MSD Control in a High Reliability Production Environment
The Information and Electronic Warfare Systems business of BAE SYSTEMS Information and Electronic Systems Integration, Inc. (“BAE SYSTEMS IEWS”), a subsidiary of BAE SYSTEMS North America, is involved in the manufacture of a wide range of military products for the government. One of the manufacturing focus factories within the IEWS group deals strictly with the production of circuit card assemblies (“CCA”). The CCA focus factory performs the hardware build for programs internal to the company and supports a contract manufacturing organization that seeks work from outside the company as well. To that end, the CCA Focus factory is best characterized as a low volume, high mix manufacturing environment. Given the type of business in which the CCA focus factory is engaged, areas of improvement are continually being identified. One such area pertains to the management of moisture sensitive devices (“MSD”). With the help of Cogiscan Inc. of Quebec, Canada, a solution to this industry wide problem of effectively managing MSDs has been addressed.
As the packaging of integrated circuits (IC) increasingly shifts from ceramic to plastic, the concerns relating to moisture sensitivity and the appropriate precautions has grown significantly. The JEDEC council of Arlington, VA and IPC of Northbrooke, IL released a joint publication, J-STD-033, in 1999. Th industry standard provides guidelines for the handling, packaging, and storage of moisture sensitive devices. Since the release of J-STD-033, companies have worked diligently to implement procedures for monitoring MSDs that comply with the standard. The majority of these procedures have relied heavily on manual tracking of the devices, which increases cost and is susceptible to human error.
In an attempt to best describe the CCA focus factory’s current system as well as the associated benefits, which BAE SYSTEMS IEWS has realized therefrom, it is important to convey the system that previously existed. Prior to the implementation of the Cogiscan IC-Scan system, manual tracking of moisture sensitive devices was the only method employed. This method required that the exposure and bake time as well as the bake history would need to be carefully logged by an operator. Clearly, many potential problems existed with this approach.
First and foremost, the manual processes are inherently prone to human error.
Any kind of incorrect information associated with a particular MSD can lead an operator to take measures that may adversely affect the MSD in question. The same is true when historical information about a component is simply unknown. One example of this can be seen in instances where the actual exposure of a particular MSD is unknown. As a precautionary measure in the previous system, an operator would be required to subject the parts to an additional bake. While this may seem like a safe solution, repeated bake cycles could potentially compromise the integrity of the parts by degrading the solder joint reliability and/or the lead solderability.1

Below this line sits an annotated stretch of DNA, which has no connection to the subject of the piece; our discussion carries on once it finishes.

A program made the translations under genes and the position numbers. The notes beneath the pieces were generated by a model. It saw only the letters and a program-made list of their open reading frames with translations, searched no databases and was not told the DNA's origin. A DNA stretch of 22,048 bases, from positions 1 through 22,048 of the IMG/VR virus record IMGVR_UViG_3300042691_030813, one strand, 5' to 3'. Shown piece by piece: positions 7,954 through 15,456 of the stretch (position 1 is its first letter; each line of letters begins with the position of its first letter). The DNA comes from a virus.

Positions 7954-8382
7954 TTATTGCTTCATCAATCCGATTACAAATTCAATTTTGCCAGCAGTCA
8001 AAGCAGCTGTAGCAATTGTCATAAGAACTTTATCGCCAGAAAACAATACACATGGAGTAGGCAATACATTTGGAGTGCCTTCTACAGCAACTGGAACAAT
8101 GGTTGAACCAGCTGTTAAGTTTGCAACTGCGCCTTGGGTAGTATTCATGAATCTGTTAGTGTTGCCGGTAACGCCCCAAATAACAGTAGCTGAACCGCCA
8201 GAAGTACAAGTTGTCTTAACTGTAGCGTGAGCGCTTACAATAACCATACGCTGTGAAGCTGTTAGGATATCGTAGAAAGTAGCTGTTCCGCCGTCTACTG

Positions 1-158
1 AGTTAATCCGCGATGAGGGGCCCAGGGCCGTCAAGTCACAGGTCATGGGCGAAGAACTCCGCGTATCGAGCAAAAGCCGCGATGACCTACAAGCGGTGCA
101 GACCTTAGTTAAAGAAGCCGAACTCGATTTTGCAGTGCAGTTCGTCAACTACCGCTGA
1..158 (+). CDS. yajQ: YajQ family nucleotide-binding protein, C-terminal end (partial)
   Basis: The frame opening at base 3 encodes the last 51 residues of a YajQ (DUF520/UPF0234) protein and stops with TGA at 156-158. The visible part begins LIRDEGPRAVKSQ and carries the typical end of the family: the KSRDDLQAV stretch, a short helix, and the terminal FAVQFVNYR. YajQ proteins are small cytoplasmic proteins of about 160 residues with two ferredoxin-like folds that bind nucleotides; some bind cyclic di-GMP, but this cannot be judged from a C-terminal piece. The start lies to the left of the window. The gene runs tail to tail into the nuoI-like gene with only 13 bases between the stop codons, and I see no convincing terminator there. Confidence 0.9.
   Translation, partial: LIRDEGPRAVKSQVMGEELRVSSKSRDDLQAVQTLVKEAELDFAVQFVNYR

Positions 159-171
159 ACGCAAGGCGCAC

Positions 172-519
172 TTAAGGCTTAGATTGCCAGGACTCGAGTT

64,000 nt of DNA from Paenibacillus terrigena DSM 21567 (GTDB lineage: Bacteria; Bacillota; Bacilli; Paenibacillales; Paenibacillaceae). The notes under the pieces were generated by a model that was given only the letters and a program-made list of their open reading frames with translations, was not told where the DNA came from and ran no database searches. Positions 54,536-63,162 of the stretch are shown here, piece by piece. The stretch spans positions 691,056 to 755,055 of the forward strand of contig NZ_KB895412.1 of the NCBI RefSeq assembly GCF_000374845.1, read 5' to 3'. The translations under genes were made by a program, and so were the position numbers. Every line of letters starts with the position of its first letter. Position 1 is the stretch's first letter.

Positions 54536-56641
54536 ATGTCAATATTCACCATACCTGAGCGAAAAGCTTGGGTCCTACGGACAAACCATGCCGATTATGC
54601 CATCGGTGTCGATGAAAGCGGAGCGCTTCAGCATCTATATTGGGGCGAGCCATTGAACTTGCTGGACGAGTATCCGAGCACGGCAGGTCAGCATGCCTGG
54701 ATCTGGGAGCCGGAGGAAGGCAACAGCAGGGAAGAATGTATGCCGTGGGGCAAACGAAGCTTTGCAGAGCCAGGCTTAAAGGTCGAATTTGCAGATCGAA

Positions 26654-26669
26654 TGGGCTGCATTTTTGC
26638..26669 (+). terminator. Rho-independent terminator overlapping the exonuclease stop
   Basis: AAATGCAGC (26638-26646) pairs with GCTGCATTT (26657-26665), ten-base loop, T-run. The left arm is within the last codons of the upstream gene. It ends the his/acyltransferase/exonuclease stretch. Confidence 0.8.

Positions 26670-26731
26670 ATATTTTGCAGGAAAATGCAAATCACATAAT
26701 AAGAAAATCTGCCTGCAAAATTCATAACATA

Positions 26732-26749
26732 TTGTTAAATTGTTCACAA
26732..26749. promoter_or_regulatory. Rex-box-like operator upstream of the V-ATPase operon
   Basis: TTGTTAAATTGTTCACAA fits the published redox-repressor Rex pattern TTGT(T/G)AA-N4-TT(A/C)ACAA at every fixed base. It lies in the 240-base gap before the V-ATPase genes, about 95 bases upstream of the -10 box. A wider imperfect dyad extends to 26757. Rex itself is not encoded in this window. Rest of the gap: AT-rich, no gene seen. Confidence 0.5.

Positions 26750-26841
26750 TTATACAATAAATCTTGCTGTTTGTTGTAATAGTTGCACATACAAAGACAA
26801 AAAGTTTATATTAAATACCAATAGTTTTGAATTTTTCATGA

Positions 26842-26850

An insufficient bake cycle or the absence of a bake cycle resulting from incorrect or unknown information can similarly lead to very potentially negative consequences. As parts are exposed to ambient moisture, a moisture gradient is formed as the moisture penetrates the component surface and approaches the die interface of the component. In order for the total gradient to decrease during the baking process, the gradient must first reach a maximum at the die interface. Consequently, for the initial portion of the bake process, the gradient at the die surface will actually increase until a maximum is reached, at which point the overall moisture gradient begins to decrease. For this reason, insufficient bake cycles often increase the moisture at the die interface, and in doing so, increase risks that may result due to moisture absorption.
Depending on the moisture sensitivity level of the component, ambient exposure time is limited. The consequences of overexposure can be seen after the SMT mass reflow of the parts. At mass reflow, the parts are exposed to high temperatures which cause the trapped moisture to turn to steam. If the pressure of the steam is greater than the strength of the plastic package, cracking can occur in the packaging, commonly refered to as the “popcorn effect.” Even if cracks in the packaging do not occur, a delamination between the die and the packaging may.2 These defects are difficult to detect, and if defects are detected, the root cause may not always be accurately determined. The most severe consequences are latent defects, those that occur after the parts have reached the field. It is for these reasons that the accurate tracking and appropriate handling of moisture sensitive devices is so critical in modern circuit card manufacturing.